WWF-Canada

WWF-Canada

September 24, 2010 16:01 ET

NAFO Commits to an Effective Rebuilding Plan for Grand Banks Cod

Three More Years of Grand Banks Cod Moratoria-WWF

HALIFAX, NOVA SCOTIA--(Marketwire - Sept. 24, 2010) - The Northwest Atlantic Fisheries Organization (NAFO) followed through on commitments to implement an effective rebuilding strategy for southern Grand Banks cod in Halifax, Nova Scotia, Canada this week. A working group of scientists and managers was established to develop a rebuilding strategy in line with the precautionary approach and international commitments.

The 2010 assessment data of Atlantic cod on the southern Grand Banks indicated a significant increase in the number of spawning fish; however, this fragile recovery is completely dependent on reducing excessive bycatch. No new measures to reduce bycatch were adopted but the rebuilding plan is a significant step forward.

Canada took the lead at NAFO by developing a plan to create a robust rebuilding strategy for depleted stocks, including essential elements such as rebuilding targets, timelines, and harvest control rules. A precautionary approach compliant with the rebuilding strategy will also be developed for American plaice, another stock currently under moratorium.

"We are pleased with the adoption of a NAFO working group to develop plans - called for in WWF's Measures of Success, and we are optimistic that, when implemented, the plan will yield considerable long-term economic and ecological benefits," said Dr. Bettina Saier, Director Oceans, WWF-Canada. "WWF applauds NAFO's leadership, a positive sign for advancing recovery of domestic cod stocks in Canada's own waters."

In 2006, the United Nations General Assembly Resolution 61/105 on Sustainable Fisheries described seamounts as a vulnerable marine ecosystem (VME) and called upon States and regional fisheries management organizations to take measures to protect these ecosystems. Canada also helped to advance the protection of these VMEs, which resulted in the closure of Orphan Knoll, Fogo Seamounts 1 and 2, Corner Seamounts, Newfoundland Seamounts, and New England Seamounts to bottom fishing activities until 2014. The closure of those seamounts is also in line with the conservation tools recommended by the UN Food and Agriculture Organization International Guidelines for the Management of Deep-Sea Fisheries in the High Seas (FAO Guidelines).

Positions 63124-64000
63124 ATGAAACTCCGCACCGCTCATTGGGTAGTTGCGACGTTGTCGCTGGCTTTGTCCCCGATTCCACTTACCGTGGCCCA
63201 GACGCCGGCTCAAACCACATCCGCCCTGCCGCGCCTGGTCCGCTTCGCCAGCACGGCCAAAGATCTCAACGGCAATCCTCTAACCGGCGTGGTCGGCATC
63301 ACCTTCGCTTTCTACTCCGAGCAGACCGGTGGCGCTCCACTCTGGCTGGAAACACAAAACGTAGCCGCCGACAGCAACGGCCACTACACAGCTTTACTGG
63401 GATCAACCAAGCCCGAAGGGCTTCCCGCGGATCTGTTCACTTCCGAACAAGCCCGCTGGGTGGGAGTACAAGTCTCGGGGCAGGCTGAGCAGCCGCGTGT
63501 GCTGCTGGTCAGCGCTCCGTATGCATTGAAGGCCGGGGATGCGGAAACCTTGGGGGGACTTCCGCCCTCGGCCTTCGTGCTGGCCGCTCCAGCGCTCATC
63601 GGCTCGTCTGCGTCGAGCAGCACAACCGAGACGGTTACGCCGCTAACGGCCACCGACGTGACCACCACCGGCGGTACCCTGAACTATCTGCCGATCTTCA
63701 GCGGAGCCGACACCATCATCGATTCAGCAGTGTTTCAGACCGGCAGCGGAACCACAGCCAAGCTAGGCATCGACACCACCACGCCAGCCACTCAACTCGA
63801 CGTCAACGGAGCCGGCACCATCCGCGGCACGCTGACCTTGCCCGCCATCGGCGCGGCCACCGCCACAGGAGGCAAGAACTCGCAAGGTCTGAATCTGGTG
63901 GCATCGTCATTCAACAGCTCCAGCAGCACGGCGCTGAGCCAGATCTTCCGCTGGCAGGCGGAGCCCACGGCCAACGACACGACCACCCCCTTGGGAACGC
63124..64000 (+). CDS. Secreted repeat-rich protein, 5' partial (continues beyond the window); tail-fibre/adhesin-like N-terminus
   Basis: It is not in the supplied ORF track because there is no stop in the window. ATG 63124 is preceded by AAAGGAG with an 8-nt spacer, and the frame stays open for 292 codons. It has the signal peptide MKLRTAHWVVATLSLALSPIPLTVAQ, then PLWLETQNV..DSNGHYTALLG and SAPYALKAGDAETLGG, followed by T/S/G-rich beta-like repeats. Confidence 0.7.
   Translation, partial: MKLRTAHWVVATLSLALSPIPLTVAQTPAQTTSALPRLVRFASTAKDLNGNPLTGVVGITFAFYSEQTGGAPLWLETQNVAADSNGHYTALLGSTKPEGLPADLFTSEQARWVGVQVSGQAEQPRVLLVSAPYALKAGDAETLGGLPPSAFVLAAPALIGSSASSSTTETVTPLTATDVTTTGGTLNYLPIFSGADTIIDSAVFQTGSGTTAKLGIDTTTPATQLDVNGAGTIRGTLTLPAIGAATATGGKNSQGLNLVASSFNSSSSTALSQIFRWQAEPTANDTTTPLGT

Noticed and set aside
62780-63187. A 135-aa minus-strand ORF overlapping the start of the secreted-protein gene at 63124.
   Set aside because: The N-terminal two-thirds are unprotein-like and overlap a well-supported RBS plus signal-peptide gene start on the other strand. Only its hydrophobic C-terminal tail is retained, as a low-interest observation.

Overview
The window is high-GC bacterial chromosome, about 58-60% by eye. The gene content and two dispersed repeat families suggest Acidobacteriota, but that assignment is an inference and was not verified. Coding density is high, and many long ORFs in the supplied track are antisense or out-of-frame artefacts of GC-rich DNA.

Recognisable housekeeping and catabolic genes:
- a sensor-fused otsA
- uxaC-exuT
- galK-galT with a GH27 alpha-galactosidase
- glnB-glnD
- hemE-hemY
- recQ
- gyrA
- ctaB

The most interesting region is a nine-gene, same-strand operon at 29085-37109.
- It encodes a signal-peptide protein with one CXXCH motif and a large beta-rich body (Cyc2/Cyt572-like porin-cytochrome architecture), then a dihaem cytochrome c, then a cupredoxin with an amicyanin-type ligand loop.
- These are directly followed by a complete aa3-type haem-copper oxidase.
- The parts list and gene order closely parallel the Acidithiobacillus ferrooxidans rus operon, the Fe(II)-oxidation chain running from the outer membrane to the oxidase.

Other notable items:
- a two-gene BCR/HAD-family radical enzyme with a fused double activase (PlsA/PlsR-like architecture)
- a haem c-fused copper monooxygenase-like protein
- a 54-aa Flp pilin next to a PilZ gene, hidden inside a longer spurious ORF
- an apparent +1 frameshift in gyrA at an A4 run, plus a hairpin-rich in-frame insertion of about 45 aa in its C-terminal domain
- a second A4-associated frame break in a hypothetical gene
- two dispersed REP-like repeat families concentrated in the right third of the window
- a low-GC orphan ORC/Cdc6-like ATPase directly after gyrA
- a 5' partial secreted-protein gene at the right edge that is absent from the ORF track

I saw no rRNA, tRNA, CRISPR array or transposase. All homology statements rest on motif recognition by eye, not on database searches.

While WWF congratulates NAFO on its progress in meeting international commitments to protect these VMEs, a number of other conservation and management measures required by international commitments have not yet been met. Among other issues not addressed, contracting parties did not agree to undertake standardized impact assessments in all bottom fishing areas.

"Standardized impact assessments as specified by FAO guidelines in the entire NAFO regulatory area are an important tool to evaluate and assess the impacts of fishing on vulnerable habitats and species," said Dr. Robert Rangeley, Vice-President, WWF-Canada, Atlantic Region. "NAFO's Contracting Parties have not met their commitments made under the UN General Assembly resolution 64/72, which does not set a good example for other regional fisheries management organizations."

NAFO also adopted criteria for its first independent performance review based on the UN Fish Stocks Agreement, giving them the opportunity to increase their transparency and strengthen their conservation measures.

WWF Measures of Success:

http://assets.wwf.ca/downloads/wwfs_measures_of_success_for_the_2010_nafo_annual_meeting_sept_16__2010.pdf

About WWF-Canada

WWF-Canada is part of WWF, the world's largest conservation organization. At WWF we advocate and promote lasting solutions to the challenge of balancing growing human need and environmental sustainability. In collaboration with business, government, communities and individuals we take a science-based approach to the protection, management and restoration of environmentally sensitive parts of our planet. Our work includes visionary projects focused on climate change, freshwater and the health of habitat and species across Canada and around the world. For more information about WWF-Canada visit wwf.ca.

wwf.ca/newsroom for latest news and media resources.

Contact Information

  • WWF-Canada
    Stacey McCarthy
    Communications Manager
    902.482.1105 x 41 or Cell: 902.229.6066
    smccarthy@wwfcanada.org
    or
    WWF-Canada
    Dr. Robert Rangeley
    Vice President, Atlantic Region
    902.482.1105 x 23 or Cell: 902.401.1569
    rrangeley@wwfcanada.org